Book of the Week: Bugs in My Hair

Book of the Week, Children's

Bugs in My Hair by David Shannon (Received Advanced Copy from Publisher at BEA 2013)

Published: 2013 by The Blue Sky Press

Reasons why I liked this book, and chose it as Book of the Week:

This book took me by surprise, it wasn’t what I expected (and I mean that in a good way).

So what surprised me about this book: it was about head lice – a subject you don’t see often in children’s picture books.

It’s an important subject, a serious one and author/illustrator David Shannon handles it with a mix of seriousness and humor.

Lice are very tiny bugs that latch on to one’s strands of hair and lay eggs.

They make your head itch like CRAZY!

I love how this book is a learning lesson, there are facts and little tidbits of knowledge hidden on each page. For example, readers will learn that lice eggs are called nits, and part of the treatment is picking those nits. Have you put two and two together yet: that’s where we get the term nitpicker!

The lice made the main characters so much he thought they were partying up there in his massive reddish/orange curls.

They were having a concert: lice-a-palooza!

And in the image of lice – a – palooza they are dancing, singing, and playing the banjo.

It actually makes them look … cute (almost, I’m not a bug lover).

Instead of partying, they are feasting. On blood. The main characters blood. They’re like teeny tiny vampires.

And author/illustrator drives that point home, by illustrating lice in a Dracula costume.

The book also discusses  the feelings that come with having head lice: shame, humiliation, and embarrassment.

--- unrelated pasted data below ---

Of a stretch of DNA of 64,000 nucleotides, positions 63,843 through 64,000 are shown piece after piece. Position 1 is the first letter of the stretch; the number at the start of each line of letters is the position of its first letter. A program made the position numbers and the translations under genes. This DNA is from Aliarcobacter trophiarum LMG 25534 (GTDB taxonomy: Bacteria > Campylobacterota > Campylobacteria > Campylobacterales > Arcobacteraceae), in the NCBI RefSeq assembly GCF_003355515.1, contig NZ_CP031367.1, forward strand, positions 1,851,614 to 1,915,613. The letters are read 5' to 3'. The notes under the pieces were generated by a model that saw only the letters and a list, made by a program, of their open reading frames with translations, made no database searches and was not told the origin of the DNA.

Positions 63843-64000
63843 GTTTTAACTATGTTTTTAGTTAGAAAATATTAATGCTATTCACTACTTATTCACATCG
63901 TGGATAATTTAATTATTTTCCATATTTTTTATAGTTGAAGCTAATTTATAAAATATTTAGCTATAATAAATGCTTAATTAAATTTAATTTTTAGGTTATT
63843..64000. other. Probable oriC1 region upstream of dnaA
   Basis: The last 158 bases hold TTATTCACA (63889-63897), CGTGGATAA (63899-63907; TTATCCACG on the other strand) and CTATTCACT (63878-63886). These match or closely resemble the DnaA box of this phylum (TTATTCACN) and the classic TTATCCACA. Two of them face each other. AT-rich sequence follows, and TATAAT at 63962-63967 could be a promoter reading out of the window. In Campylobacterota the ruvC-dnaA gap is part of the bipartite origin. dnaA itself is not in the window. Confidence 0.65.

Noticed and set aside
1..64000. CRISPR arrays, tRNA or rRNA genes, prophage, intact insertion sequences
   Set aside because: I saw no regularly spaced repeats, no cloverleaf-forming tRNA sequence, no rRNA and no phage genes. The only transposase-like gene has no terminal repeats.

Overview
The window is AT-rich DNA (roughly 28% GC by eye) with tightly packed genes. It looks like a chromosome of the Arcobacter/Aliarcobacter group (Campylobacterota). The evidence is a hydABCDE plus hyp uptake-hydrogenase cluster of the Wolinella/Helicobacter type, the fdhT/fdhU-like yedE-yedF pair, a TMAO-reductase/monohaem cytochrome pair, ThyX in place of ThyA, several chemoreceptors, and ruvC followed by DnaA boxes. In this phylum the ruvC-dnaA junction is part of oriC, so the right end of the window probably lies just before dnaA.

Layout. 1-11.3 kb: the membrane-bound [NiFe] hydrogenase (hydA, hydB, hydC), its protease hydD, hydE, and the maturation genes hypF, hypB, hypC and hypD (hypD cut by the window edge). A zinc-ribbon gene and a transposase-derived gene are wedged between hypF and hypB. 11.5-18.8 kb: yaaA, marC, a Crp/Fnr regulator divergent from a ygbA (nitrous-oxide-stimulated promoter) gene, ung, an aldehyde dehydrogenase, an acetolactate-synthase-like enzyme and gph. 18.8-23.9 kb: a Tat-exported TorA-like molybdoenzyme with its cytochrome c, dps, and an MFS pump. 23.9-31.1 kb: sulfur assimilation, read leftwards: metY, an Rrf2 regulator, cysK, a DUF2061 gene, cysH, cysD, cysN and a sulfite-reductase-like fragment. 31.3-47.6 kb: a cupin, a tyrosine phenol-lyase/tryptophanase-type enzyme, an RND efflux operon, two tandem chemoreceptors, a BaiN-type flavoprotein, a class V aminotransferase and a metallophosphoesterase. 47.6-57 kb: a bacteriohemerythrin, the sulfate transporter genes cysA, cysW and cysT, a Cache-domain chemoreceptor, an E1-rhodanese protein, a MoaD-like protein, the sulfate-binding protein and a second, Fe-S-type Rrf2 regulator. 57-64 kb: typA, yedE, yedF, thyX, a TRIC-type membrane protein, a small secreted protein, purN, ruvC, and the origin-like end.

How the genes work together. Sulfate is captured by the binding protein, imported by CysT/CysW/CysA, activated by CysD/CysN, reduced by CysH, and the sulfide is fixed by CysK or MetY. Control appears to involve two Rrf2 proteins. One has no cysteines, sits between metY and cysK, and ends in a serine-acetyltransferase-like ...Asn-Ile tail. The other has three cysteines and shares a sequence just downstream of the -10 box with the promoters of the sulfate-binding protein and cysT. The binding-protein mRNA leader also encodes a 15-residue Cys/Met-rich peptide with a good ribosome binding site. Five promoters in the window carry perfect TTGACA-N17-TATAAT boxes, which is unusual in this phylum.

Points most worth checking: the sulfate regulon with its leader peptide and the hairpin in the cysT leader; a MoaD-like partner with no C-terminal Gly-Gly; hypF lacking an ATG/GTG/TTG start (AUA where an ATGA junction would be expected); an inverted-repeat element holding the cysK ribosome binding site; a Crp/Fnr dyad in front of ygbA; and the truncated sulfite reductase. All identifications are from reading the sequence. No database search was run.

But young readers it’s important to remember that it may be embarrassing and humiliating, but a lot of other kids have head lice and they feel the same way. It’s also important to remember that head lice is curable.

Louse is where we get the word lousy.

Lice, when latched onto one’s hair often feel as if they are on top of the world.

Where to dead lice come from? From anywhere. As author/illustrator Shannon points out, it can come from a hug, a hat, a sofa, at school, or at the movies. But it can never, ever come from your dog. Dogs do not get lice.

Sometimes, even those who don’t have lice will get itchy. It’s sympathy scratching.

But really the problem isn’t on their head, it’s really in their head.

There are a lot of ways to “cure” lice, some work and some do not.

But the lice do need to be cured before they take over the world. Bug-zilla style.

So how do you cure them: by using stinky stuff that will make them want to leave your head, by combing your hair with a nit comb to pick out the lice eggs, and by going to the doctor.

But even though you take all the right steps to get rid of them, and all the right precautions to stop them from coming back, sometimes they do. Come back that is. And those steps and precautions will have to be repeated to get rid of them permanently.

Even though I agree fully with the main character, that bugs are “ick” I enjoyed this book. I learned a lot without feeling like I was learning. This book is far from boring.

I love Shannon’s illustrations. Through them he makes a scary subject not so scary.

His writing is also the driving force of the book. I love how Shannon doesn’t overwrite – he says what he has to without too many unnecessary words getting in the way.

This is a great read for the younger, school aged audience.

After reading on book by David Shannon, I am always left feeling like I want to read all of David Shannon’s books.